Black Holes: Getting Around The Firewall Paradox
March 7, 2013

New Insights Into The Life And Death Of Black Holes

John P. Millis, Ph.D. for — Your Universe Online

Black holes are incredibly difficult objects to understand, partially because their very existence seemingly challenges the physical laws of the Universe. Because of their extreme nature, various peculiarities arise that give scientists pause.

One such case was proposed by Stephen Hawking, the famed cosmologist, back in the 1970s. He noted that because of the extreme gravity that exists within the event horizon of a black hole that any information that passes that boundary is irretrievably lost.

As a result any two black holes of the same size and spin would be indistinguishable, and the history of how each black hole arrived at its current state would be impossible to determine. Even though the two black holes could have arisen by completely different means, there would be no features that would clue the observer in to this fact.

The trouble with this theory was that other physics theories are based on the idea that no information is ever truly lost. It was decades before Hawking himself realized that this was not the case. And not until Leonard Susskind proposed the holographic principle, based on string theory, and satiated the astrophysics community.

But, in 2012, a theory known as the firewall paradox was proposed. On the most basic level, the paradox posits the existence of two quantum-entangled particles. Such particle pairs must maintain opposite quantum states until observed — so, for instance, if one is spin up, the other must be spin down. This entanglement must be preserved until one of the particles is “observed”, which usually means that it interacts with a photon or some other particle.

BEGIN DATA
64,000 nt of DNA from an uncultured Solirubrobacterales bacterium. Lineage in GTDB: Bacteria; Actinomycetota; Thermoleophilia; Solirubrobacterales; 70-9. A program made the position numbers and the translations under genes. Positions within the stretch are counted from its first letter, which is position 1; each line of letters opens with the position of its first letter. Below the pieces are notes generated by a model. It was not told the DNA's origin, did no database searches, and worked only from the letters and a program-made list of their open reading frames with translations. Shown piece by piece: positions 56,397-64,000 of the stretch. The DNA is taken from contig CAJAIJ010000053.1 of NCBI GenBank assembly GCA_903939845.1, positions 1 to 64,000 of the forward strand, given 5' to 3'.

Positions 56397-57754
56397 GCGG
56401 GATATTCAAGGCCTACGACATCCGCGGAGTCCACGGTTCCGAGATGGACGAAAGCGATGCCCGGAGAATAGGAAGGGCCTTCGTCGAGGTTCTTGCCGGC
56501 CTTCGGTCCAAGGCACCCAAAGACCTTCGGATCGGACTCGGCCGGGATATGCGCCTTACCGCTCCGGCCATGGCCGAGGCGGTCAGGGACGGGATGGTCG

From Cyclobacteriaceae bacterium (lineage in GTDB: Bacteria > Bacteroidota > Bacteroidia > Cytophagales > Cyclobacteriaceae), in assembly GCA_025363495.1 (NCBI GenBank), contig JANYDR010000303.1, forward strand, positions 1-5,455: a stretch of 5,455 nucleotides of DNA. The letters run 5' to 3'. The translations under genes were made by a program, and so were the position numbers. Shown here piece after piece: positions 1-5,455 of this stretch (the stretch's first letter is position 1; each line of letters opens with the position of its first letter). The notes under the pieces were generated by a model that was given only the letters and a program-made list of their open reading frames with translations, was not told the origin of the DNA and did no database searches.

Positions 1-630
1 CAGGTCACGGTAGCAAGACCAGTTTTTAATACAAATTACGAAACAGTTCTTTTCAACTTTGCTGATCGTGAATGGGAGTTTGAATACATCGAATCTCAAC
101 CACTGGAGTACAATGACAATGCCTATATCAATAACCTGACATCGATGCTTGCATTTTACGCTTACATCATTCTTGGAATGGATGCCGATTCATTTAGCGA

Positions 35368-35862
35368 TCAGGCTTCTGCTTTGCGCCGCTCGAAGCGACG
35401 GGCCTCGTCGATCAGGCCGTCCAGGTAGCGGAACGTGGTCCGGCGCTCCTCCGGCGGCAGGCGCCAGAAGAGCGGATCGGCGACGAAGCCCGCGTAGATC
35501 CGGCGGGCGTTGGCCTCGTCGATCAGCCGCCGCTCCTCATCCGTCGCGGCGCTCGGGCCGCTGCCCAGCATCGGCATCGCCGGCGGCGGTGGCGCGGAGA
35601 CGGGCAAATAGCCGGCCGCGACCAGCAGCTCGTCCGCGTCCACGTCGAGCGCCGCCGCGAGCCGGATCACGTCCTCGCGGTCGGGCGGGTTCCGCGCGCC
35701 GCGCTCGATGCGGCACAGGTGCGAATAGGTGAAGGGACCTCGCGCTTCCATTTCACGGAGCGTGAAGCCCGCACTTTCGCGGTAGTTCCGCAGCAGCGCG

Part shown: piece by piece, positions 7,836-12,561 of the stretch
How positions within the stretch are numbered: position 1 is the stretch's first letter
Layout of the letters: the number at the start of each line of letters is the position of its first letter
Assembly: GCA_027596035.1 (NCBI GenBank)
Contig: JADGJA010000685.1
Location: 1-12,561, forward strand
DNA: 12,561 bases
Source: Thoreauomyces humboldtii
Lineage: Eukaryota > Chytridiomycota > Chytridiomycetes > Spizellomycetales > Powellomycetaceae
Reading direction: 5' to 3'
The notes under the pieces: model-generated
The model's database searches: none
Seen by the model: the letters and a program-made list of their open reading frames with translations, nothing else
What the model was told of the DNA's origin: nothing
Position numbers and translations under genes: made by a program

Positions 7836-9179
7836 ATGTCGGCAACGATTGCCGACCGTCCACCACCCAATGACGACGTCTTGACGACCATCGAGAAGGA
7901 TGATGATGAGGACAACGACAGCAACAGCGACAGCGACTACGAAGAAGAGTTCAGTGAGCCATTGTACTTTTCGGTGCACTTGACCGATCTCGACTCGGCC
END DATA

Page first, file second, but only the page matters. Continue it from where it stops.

It had previously been shown that quantum entanglement could survive the fall across the event horizon. However, the firewall paradox observes that the only way that the information of the consumed particle could be preserved is if the particle outside the event horizon becomes entangled with another particle — in violation of quantum mechanics.

So, either the information from the first particle becomes lost as soon as it crosses the event horizon, or the entanglement becomes broken. If the latter, then a large amount of energy will be released in the form of highly energetic particles — the so-called firewall.

Now, a team led by Dr. Sam Braunstein and Dr. Stefano Pirandola, at the University of York, believe that they have found a way around the Firewall Paradox. According to Dr. Braunstein, “We are the first to show the necessity of entanglement across all black hole event horizons and to consider what happens as black holes age. The greater the entanglement, the later the curtain descends. But if the entanglement is maximal, the firewall never occurs. Indeed, entanglement has long been believed to exist for some types of black holes, taking on exactly this maximum value. Our work confirms and generalizes this claim.”

In effect, they argue that under certain conditions — namely that the extent at which entanglement can exist across the event horizon — that the firewall never arises, and the information is preserved. Furthermore, their work also shows that, in general, the entanglement threshold will be met.

The paper "Better late than never: Information retrieval from black holes" is published in Physical Review Letters.